Yesterday, just one day after the House voted for a bill banning taxpayer funding of abortions across all governmental programs and departments, pro-life groups and lawmakers are pushing for a Senate version.
Sen. Roger Wicker, a Mississippi Republican, on Thursday introduced a companion to the bill the House approved, but he acknowledged it’s “unlikely” that there are 60 votes for the pro-life bill in the Senate because Republicans would have to overcome a filibuster from Senate Democrats. Still, he said he would push for the legislation anyway and might possible offer it as a rider to another bill at some point in the future.
However, Wicker said he didn’t think he would seek to attach the abortion funding ban to the upcoming vote on the bill to raise the debt limit, telling The Hill any potential amendments “will deal with financial matters, rather than this.”
“Every time we’ve attempted to advance the pro-life cause through legislation it has always started out as an uphill battle,” the senator said. “It’s unlikely that we’ll be able to get to 60 votes. But that doesn’t mean we shouldn’t try.”
“For three decades, Congress has enacted annual provisions in appropriations bills to make certain American taxpayers are not funding abortions, but it is time for a single, government-wide prohibition on abortion funding,” Wicker said. “This legislation would establish a comprehensive policy prohibiting public funding for abortion in all federal programs. Americans overwhelmingly agree that tax dollars should not be used to support abortion providers. I will continue to advocate legislation that honors and protects human life.”
“This comprehensive approach will eliminate the need for separate abortion funding policies and ensure that no federal program is exempt from this prohibition,” he explained. “The No Taxpayer Funding for Abortion Act will ensure once-and-for-all that no taxpayer dollars are used to fund abortions. This legislation is simple and straightforward and would to establish in law what most Americans believe – taxpayer dollars should not be used for abortion.”
Wicker also said a vote on the bill would give pro-life advocates a chance to replace lawmakers who support forcing taxpayers to fund abortions.
“Elections have consequences,” Wicker said. “We wouldn’t be here without the November 2010 election. I think this is among the very important issues that the American people will be called upon to look at in the 2012 election.”
Despite the uphill battle in the Senate, pro-life groups are also pushing hard for adoption of the legislation.
Penny Nance of Concerned Women for America told LifeNews in an email she was proud of the House for taking “the first step to end government funding for abortion when it passed the No Taxpayer Funding for Abortion Act by a vote of 251-175. Sixteen Democrats voted for this legislation and not a single Republican opposed it.”
“Now it’s time for Senator Harry Reid (D-Nevada) to bring this legislation up for a vote in the Senate. Please call your senators today and urge them to ask Senator Reid to take the next step towards ending government funding for abortion,” she said.
“The No Taxpayer for Abortion Act is a comprehensive approach that eliminates the patchwork of current pro-life policies that must be renewed annually. It simply ensures that Americans, many of them opposed on moral or religious grounds to abortion, are not forced to subsidize abortion with their tax dollars,” Nance added.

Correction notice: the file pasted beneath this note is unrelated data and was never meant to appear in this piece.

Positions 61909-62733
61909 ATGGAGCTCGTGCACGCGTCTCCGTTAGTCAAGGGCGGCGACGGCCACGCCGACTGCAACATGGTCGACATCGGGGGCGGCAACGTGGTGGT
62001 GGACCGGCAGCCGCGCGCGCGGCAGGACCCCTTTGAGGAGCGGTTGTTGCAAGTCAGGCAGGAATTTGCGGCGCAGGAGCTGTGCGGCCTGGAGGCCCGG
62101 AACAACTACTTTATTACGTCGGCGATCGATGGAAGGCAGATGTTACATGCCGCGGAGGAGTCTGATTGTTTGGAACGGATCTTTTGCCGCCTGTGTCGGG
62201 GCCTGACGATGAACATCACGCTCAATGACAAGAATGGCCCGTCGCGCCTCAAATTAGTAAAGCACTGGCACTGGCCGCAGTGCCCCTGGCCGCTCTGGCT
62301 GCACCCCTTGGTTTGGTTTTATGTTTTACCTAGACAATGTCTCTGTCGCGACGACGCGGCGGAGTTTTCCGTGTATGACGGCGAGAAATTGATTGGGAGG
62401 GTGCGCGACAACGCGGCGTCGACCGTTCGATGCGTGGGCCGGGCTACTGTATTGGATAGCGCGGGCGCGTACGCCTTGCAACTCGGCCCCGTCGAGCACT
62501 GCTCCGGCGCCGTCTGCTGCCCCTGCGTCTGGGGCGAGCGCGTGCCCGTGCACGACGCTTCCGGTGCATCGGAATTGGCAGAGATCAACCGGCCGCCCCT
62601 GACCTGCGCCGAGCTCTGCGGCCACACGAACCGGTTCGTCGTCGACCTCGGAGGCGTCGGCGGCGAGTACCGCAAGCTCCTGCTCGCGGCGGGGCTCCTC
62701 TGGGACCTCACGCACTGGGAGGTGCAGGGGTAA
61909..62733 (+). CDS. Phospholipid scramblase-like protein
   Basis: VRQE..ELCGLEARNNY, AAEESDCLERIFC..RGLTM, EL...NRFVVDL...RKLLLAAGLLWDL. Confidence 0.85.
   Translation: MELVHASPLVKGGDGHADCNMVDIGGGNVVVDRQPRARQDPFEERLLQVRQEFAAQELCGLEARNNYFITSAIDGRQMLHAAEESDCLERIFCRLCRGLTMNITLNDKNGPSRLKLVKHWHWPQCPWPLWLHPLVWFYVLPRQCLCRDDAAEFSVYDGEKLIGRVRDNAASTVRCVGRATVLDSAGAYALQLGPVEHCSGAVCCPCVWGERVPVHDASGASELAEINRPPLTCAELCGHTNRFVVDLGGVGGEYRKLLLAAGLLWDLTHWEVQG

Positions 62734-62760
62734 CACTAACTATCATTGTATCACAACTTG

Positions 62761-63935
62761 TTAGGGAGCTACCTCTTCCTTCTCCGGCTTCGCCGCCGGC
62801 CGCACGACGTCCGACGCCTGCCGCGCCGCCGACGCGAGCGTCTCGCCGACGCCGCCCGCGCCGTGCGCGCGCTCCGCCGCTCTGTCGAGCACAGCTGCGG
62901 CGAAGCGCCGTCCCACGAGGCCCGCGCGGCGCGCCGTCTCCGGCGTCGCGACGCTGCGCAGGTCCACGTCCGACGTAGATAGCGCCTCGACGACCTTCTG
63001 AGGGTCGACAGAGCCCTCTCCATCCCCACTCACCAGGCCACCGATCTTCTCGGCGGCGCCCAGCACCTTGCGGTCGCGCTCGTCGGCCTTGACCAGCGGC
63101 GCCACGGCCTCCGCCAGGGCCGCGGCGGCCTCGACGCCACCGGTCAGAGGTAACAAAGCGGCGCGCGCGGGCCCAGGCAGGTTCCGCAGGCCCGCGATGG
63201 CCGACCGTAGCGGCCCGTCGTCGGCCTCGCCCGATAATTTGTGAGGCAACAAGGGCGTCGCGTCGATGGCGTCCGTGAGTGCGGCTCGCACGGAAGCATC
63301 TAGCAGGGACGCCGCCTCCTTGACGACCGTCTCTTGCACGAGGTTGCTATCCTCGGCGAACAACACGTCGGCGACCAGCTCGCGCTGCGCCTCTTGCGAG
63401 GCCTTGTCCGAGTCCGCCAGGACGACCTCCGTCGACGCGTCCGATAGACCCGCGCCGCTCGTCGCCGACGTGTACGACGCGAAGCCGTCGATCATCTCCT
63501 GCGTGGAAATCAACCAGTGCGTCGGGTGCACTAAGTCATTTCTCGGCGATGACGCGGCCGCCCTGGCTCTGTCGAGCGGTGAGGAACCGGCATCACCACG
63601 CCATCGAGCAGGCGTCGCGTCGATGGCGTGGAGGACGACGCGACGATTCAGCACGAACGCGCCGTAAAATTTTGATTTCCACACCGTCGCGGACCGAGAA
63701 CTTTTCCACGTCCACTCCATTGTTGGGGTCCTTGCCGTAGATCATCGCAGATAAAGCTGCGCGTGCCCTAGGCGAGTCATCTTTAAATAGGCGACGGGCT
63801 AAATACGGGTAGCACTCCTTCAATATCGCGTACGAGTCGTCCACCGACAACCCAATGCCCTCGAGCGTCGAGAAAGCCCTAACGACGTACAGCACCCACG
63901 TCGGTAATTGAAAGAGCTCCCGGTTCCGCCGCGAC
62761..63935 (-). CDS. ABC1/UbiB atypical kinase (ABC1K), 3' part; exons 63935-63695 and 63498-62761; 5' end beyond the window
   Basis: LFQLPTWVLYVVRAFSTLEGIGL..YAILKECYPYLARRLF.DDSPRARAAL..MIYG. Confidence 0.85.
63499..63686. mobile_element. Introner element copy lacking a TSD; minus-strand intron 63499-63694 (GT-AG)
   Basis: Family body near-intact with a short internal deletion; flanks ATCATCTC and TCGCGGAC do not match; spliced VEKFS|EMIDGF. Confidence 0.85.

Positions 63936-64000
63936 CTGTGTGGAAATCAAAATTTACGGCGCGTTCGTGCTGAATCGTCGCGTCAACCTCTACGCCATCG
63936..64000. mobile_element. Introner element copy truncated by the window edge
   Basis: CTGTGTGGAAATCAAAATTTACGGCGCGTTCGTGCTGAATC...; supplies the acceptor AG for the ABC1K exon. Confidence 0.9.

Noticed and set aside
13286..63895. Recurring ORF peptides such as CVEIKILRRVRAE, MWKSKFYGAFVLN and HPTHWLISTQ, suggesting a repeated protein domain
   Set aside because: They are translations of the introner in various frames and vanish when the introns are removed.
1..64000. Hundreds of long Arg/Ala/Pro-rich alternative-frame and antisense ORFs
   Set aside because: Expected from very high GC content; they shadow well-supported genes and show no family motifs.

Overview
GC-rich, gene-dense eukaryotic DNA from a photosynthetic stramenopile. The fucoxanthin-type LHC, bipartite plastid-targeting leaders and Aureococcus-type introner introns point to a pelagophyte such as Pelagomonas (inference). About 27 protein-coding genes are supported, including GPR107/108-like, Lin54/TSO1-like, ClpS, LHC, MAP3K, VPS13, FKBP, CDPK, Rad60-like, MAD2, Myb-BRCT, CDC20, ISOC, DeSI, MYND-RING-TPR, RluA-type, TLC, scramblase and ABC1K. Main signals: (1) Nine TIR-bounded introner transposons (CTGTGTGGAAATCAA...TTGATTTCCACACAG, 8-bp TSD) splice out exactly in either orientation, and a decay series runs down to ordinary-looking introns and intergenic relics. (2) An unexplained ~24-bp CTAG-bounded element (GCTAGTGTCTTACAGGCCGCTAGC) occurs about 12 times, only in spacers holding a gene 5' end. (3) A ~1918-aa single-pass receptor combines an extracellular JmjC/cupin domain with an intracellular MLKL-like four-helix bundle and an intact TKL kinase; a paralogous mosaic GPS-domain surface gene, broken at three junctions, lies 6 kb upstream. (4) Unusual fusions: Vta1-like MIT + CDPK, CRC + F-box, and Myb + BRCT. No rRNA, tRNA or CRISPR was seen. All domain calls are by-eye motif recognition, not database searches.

On the other side, pro-abortion groups are also trying to drum up calls and emails to members of the Senate urging them to oppose the bill.
“Now that this bill has passed the House, we must ensure that it never sees the light of day in the Senate,” said Nancy Keenan of NARAL. “We now have six more anti-choice senators than we did when we fought the original Stupak abortion-coverage ban in health-care reform last year. With only 40 pro-choice votes out of 100 in the Senate, it is critical that we work closely with our pro-choice allies and educate mixed-choice lawmakers about this extreme measure.”
The House passed HR 3, the No Taxpayer Funding for Abortion Act, on a 251-175 vote with Republicans voting 235-0 for the bill and Democrats voting 175-16 against it.
Congressman Chris Smith, a New Jersey Republican who is the lead sponsor of the bill, informed the House that a study by the Guttmacher Institute, the pro-abortion former research apparatus of Planned Parenthood, released a study noting that one-quarter of women who otherwise would have had abortions chose to give birth when taxpayer dollars were not available to pay for abortions of their children.
“For decades, a patchwork of short-term policies have prevented abortion funding in many programs authorized by Congress, but it is time for a single, government-wide permanent protection against taxpayer funding for elective abortion,” Smith said. “Abortion is lethal violence against children and exploitation of women. This legislation would establish a comprehensive policy prohibiting public funding for elective abortion in all federal programs.”
A majority of Americans object to the use of taxpayer money for funding abortion, according to numerous polls — including a survey CNN conducted in early April showing Americans oppose public funding of abortion by a margin of 61% to 35%.